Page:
Gov. Steve Bullock and U.S. Sen. Steve Daines are getting ready for an epic showdown this fall, in one of the top U.S. Senate contests in the country – but, first, they have to win a primary election.
In their respective primaries on June 2, each man faces opposition, which they have essentially ignored.
Yet three of these four largely unknown challengers have mounted campaigns, arguing they offer an independent voice that can speak more frankly and offer better ideas than the “establishment” candidates.
“I think it’s important to stay in the race and make sure people don’t just have someone who is marginally better than Steve Daines, and has a lot of money,” says John Mues, one of two Democrats on the ballot in addition to Bullock.
Mues, an energy engineer and U.S. Navy veteran from Loma, and three other Democrats entered the race last year, thinking Bullock wasn’t going to run against Daines.
Yet when Bullock became a candidate on the last possible day in March, two of the other Democrats withdrew and another one – Michael Knoles – suspended his campaign, although he’s still on the primary ballots that were mailed to all voters last week.
Mues, however, remained in the race, and is touting himself as a progressive alternative with a good resume to challenge Daines in the general election.
On the Republican side, Daines has two challengers in the primary: Stevensville hardware store manager Dan Larson and former Montana Public Service Commissioner John Driscoll, who last ran for office as a Democrat.
Larson, 40, says he’s a small-government Republican who wants to replace the current range of social programs with a universal basic income and stop the party’s drift to the far right. He says the country needs to invest more in clean energy and examine a value-added tax that could offset income and property taxes.
“So when we talk about the `battle of the two Steves,’ what I think is, if you look at me running against, like, John Mues, that would be a better ballot in Montana,” he told MTN News. “I think it would be a fresh perspective.”
Republicans who voted for Trump wanted to change the establishment, Larson says, and that’s what he offers -- but not with the “politics of division” that Trump is stoking and Daines is enabling.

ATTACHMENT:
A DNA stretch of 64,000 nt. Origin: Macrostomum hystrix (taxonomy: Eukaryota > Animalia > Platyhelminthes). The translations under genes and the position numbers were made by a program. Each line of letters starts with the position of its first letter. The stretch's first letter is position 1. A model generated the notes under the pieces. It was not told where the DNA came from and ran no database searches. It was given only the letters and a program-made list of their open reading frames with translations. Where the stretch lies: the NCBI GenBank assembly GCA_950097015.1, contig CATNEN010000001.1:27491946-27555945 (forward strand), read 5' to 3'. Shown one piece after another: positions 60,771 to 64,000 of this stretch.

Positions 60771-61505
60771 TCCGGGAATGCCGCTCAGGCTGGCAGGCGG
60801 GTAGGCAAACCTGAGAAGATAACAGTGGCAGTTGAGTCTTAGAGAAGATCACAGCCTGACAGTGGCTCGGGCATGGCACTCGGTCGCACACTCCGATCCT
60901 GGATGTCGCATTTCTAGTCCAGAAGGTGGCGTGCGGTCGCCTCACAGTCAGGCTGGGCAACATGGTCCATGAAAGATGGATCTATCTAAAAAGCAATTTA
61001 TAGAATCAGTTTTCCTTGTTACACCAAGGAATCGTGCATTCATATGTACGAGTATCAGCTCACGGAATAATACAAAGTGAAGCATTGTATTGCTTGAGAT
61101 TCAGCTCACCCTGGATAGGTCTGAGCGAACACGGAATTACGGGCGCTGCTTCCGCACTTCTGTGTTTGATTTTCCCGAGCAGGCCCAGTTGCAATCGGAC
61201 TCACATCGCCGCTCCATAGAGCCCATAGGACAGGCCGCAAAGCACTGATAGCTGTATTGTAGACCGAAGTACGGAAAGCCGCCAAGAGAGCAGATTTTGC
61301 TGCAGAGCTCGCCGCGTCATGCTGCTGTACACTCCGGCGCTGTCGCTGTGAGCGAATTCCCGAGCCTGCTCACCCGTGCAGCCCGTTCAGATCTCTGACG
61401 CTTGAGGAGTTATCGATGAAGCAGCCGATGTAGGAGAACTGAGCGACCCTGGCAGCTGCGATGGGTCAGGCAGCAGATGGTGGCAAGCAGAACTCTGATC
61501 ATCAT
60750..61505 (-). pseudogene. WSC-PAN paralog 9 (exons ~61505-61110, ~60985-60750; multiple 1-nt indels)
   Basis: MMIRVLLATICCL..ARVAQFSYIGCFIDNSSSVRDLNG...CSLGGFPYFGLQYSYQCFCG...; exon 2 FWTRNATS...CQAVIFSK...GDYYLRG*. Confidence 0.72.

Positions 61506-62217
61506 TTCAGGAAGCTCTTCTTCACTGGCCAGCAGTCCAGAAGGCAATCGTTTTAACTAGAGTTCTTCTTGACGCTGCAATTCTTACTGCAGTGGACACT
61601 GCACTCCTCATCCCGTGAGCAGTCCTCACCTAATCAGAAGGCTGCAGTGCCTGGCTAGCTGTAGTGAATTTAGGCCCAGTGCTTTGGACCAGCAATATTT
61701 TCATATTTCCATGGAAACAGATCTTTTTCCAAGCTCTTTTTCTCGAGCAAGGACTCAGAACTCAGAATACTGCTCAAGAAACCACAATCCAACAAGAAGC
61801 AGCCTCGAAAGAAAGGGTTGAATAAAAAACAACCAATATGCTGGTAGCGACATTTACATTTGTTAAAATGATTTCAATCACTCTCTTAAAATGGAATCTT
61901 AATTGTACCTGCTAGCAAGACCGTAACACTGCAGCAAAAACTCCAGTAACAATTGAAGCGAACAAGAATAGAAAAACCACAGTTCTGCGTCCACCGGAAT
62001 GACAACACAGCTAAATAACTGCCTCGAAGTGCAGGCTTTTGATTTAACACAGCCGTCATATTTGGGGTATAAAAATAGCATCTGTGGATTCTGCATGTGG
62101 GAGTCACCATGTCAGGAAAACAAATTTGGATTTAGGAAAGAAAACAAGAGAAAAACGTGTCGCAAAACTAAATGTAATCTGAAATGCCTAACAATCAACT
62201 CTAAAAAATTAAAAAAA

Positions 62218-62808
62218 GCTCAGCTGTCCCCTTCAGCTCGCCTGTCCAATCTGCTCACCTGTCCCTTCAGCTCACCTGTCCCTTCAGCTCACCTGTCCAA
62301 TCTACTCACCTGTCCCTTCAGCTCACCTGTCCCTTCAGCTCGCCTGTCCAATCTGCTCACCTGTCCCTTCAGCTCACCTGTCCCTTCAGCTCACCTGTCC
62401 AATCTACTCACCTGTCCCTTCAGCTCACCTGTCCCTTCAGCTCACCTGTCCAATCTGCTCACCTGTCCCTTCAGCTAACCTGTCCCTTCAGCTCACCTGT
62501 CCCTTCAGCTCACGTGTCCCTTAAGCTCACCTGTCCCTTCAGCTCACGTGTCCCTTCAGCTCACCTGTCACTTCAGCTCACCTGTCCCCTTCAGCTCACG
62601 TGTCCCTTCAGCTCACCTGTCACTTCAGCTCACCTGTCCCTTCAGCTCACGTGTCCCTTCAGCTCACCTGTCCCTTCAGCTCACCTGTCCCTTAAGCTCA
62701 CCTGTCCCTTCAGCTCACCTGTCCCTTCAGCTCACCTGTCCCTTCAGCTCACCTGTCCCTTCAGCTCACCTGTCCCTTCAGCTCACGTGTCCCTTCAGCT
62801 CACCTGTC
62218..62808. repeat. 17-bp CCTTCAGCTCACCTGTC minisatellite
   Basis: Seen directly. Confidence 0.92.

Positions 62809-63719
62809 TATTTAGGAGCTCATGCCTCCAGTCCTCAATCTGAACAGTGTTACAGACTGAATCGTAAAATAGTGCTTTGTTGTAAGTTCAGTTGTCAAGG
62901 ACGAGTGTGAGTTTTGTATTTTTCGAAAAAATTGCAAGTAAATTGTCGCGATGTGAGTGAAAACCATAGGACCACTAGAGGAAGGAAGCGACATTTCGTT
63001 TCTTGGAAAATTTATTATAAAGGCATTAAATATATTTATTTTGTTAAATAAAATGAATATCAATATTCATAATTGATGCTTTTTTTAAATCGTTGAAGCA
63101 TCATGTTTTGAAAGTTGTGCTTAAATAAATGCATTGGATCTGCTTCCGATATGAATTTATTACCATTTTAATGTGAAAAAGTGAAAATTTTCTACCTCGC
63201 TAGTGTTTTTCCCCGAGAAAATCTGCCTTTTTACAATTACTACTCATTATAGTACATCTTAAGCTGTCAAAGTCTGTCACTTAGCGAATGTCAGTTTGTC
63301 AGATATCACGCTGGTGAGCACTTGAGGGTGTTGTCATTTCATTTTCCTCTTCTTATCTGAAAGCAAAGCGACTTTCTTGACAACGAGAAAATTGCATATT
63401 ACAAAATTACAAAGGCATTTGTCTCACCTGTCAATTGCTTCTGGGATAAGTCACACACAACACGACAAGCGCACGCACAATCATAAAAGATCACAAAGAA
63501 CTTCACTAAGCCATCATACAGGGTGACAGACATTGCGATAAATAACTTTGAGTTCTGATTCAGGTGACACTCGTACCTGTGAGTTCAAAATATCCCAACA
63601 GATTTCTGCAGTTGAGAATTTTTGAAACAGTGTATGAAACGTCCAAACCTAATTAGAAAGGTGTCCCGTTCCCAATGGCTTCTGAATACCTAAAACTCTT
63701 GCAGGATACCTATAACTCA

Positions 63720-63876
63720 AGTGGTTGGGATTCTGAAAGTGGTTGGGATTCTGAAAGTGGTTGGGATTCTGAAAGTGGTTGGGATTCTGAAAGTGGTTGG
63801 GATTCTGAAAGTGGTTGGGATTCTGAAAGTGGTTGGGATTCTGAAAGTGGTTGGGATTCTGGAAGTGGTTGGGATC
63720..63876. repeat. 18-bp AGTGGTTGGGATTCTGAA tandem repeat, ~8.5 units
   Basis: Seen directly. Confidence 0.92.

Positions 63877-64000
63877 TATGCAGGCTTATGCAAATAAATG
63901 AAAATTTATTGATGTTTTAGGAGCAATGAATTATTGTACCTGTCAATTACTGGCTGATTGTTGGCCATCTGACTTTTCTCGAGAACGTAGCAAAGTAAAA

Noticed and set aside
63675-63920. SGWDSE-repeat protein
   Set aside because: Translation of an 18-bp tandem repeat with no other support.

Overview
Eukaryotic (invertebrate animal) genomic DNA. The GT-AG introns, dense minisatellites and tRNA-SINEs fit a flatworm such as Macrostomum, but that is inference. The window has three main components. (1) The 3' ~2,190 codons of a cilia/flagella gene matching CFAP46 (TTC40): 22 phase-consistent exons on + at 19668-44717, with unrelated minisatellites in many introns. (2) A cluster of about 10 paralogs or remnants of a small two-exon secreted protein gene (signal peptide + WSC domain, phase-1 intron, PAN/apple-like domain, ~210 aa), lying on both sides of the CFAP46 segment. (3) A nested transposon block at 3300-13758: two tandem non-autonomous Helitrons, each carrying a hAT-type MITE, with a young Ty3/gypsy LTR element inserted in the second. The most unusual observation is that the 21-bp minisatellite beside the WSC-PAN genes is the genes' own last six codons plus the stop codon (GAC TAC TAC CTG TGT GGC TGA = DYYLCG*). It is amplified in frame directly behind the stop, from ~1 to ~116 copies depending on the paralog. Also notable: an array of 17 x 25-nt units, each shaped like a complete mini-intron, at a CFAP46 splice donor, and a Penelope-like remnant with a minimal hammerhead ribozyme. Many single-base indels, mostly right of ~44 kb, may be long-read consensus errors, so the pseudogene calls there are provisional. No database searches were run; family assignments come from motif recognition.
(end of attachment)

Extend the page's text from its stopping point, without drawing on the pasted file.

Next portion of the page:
“When I talk to people, there’s about 85 percent of things that we can agree on,” he says. “These are the center of the issues.”
Driscoll, 73, of Helena, was speaker of the Montana House in the late 1970s, served on the Public Service Commission and ran for the U.S. House in 2008 – all as a Democrat.
Now, he’s calling himself an “Abraham Lincoln Republican” who got into the race, at the last minute, primarily because he felt Daines had violated his oath to uphold the Constitution by refusing to support having witnesses at President Trump’s impeachment trial this year.
Before Covid-19 shut down the state, Driscoll said he traveled to all 56 counties and posted “Ace of Hearts” signs that asked local people to list those who had taken “compassionate and courageous” acts. Then, in recent weeks, he went back to those locales and collected the signs and posted them on Facebook.
“I’ve had a plan and I’ve stuck to it,” he says. “I’ll just wait and see how it all turns out.”
Mues says he’d be a better challenger to Daines because his background appeals to many sectors of Montana: He’s from rural Montana, he’s a veteran of the U.S. Navy, he’s taught school on an Indian reservation and he’s worked as an engineer in the energy industry.
He said Bullock hasn’t taken strong stands on issues that he feels are needed and would resonate with voters, such as progressive taxation of the “ultrawealthy” and multinational corporations, a livable wage, health care as a universal right and clean-energy development.
Yet he acknowledges that he’s pretty much the odd man out, once Bullock got into the race.
“It’s a different dynamic, for sure,” he says. “No one has said, `You need to drop out, because you’re not qualified.’ They’re saying, think about dropping out, because (Bullock) has far more money than me.”